The Curious Case of Sandeep Pandey
In this semester I am teaching political sociology, and this naturally forces me to think about the way political parties cement their hold on power structure. I am not a Marxist, but I always advice my students: ‘you cannot do social science without understanding Marxism’. The reason being, that we live in the ‘age of capital’, and no one has analysed the logic of capital better than Marx. So, I myself will begin this short essay with Marx and some of his ideas about politics. For Marx, peasants were burden on the history, as they lived in isolation, and had hardly any contact among themselves. They had neither means nor vision to become revolutionary proletariat. They were ‘class-in-itself’, as per the famous distinction Marx made between 'class-in-itself’ and ‘class-for-itself’. It is the urban-industrial proletariat, Marx opined, that had the potential to become ‘class-for-itself’, and are the vehicle of revolution.
However, in course of time Marx proved himself wrong. While agrarian societies, like Russia and China, had experienced communist revolutions; the industrial societies of the west, in spite of being the home of some of the largest and very powerful communist parties, were not experiencing any form of proletariat revolution. Gramsci, who was very much concerned as to why revolution had not taken place in western societies, as predicted by Marx, developed the concept of HEGEMONY to understand the non-revolutionary character of industrial proletariat in the capitalist west. For Gramsci, the way cultural institutions advocating the virtues of capitalist logic have evolved in the western world, that, these institutions do not allow the proletariats to perceive their real enemies. Broadly this is what Gramsci meant by hegemony. For Gramsci, the ‘sacred canopy’ of cultural values and ideas are essential for any economic or political system to function and stabilise.
This theory of hegemony helps me to understand the issue of Sandeep Pandey. For me, it is not important why Pandey was removed from the IIT Banaras, but more important to understand is to how he entered the IIT (without any corresponding degree). Pandey was proclaimed as a Gandhian who would teach Gandhian values to the students. But there is a reason why the Congress party ‘adjusted’ Pandey inside the IIT. The Congress Party has read Gramsci thoroughly. The Congress knows that if it has to rule the country in long terms, it needs the support of not only the people (voters), but equally important, of those, who play important role in ‘opinion making’. Thus, after Independence, the Congress has worked very hard to control most of the educational and cultural institutions that shape the ideas favourable to it, with the help of these ‘independent scholars’ (be it film, or curriculum, or other forms of discourses).
The Congress knows that opinion of an ‘independent’ person or expert carries more weight in the eyes of the people, than those who are overtly aligned to a political party. The ‘secular’, ‘leftist’, ‘human right advocates’, ‘Gandhians’, to name a few, receive support from the Congress, but they are hardly visible on the Congress platform. They proclaim themselves ‘apolitical’, and also ‘speak’ against the Congress, but they never hit the Congress where it hurts the most. This was one of the reasons why Kejriwal and Anna found political space during the UPA rule, since most the ‘independent’ scholars and activists were not willing to confront the Congress on the issue of corruption. These ‘independent’ scholars share very cosy relationship with the Congress Party.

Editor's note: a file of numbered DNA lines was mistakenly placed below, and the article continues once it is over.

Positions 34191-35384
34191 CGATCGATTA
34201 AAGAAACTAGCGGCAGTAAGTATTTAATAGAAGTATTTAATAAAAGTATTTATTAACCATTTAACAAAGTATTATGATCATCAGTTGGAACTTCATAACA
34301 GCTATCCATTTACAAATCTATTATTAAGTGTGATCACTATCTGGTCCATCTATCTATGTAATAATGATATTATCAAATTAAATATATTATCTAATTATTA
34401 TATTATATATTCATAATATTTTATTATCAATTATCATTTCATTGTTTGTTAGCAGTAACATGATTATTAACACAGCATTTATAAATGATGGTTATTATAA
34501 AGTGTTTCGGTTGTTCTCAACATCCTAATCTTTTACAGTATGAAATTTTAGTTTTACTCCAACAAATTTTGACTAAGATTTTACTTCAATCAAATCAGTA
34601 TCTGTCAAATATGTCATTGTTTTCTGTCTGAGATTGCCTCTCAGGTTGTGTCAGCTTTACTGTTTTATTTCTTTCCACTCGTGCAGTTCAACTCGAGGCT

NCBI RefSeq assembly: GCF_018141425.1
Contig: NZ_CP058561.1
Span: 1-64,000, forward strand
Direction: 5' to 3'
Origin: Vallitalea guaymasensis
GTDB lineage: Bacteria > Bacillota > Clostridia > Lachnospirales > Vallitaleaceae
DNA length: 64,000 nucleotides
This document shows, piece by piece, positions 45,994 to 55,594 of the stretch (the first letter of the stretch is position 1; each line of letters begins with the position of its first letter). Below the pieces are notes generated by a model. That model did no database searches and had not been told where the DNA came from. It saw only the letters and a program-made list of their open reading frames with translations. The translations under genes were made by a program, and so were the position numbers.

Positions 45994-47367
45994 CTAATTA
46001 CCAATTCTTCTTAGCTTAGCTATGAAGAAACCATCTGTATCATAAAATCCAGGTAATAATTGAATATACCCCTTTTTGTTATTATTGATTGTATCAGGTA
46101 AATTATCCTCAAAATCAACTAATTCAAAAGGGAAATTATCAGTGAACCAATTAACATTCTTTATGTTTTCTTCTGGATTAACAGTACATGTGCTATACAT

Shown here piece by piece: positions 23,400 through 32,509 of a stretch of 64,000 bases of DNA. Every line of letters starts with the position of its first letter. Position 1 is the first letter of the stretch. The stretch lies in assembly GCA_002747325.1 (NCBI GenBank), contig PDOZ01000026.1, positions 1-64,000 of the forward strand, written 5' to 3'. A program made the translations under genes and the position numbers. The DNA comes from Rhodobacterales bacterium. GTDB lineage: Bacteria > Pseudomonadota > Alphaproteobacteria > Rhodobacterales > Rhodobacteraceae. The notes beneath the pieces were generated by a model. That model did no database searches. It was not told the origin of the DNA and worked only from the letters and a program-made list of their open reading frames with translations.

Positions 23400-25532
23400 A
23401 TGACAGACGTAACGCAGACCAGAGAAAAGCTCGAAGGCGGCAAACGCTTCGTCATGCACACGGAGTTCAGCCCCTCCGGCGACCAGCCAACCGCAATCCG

Thus, the Congress can bank upon the power of ‘independent’ scholars during critical political situation. (One such example in recent times has been the ‘intolerance’ debate and ‘award wapsi’ by ‘independent public figures’ just before the Bihar assembly election). While legitimation of dissent is most important feature of a democracy; the protest by these ‘independent’ scholars against the NDA government for ‘systematically destroying the institutions,’ had also something to do with an attempt to help the Congress Party to perpetuate its control over those institutions that play important role in the production and reproduction of hegemonic ideas favourable to the Congress Party (one can see the way Indian Independence struggle has been written by the historians of ‘repute’, and how people have forgotten the ‘Emergency’).
Contrast this with the BJP. First, the BJP has not been able to put much of its supporters in the public institutions, since it has not been in power for long. But whatever little supporters it is cultivating, it forces them to publically affirm their loyalties to the party. (Recently one such meeting took place in the Delhi University) I am not sure who gets what from this type of event in the BJP, but certainly it forces the scholars of repute, even when they are its best sympathisers, to distance themselves from the BJP. And those who publically affirm their loyalties to the Party, their viewpoints hardly carry much weight among the general population. The BJP perceives intellectuals not as source of ideas, who would help the Party in the creation of a hegemonic structure favourable to it, but in terms of number. Thus the BJP cannot bank upon the power of ‘independent’ scholars and experts when it needs, and its hold over power remains fragile.
No doubt the Congress remain a natural ruling party in this country (even it has less support in terms of numbers), and others, including the BJP’s entry in the government remain an abrasion (even they have more support in terms of number). Erosion of people’s support, to some extent, can be compensated by control over ideas.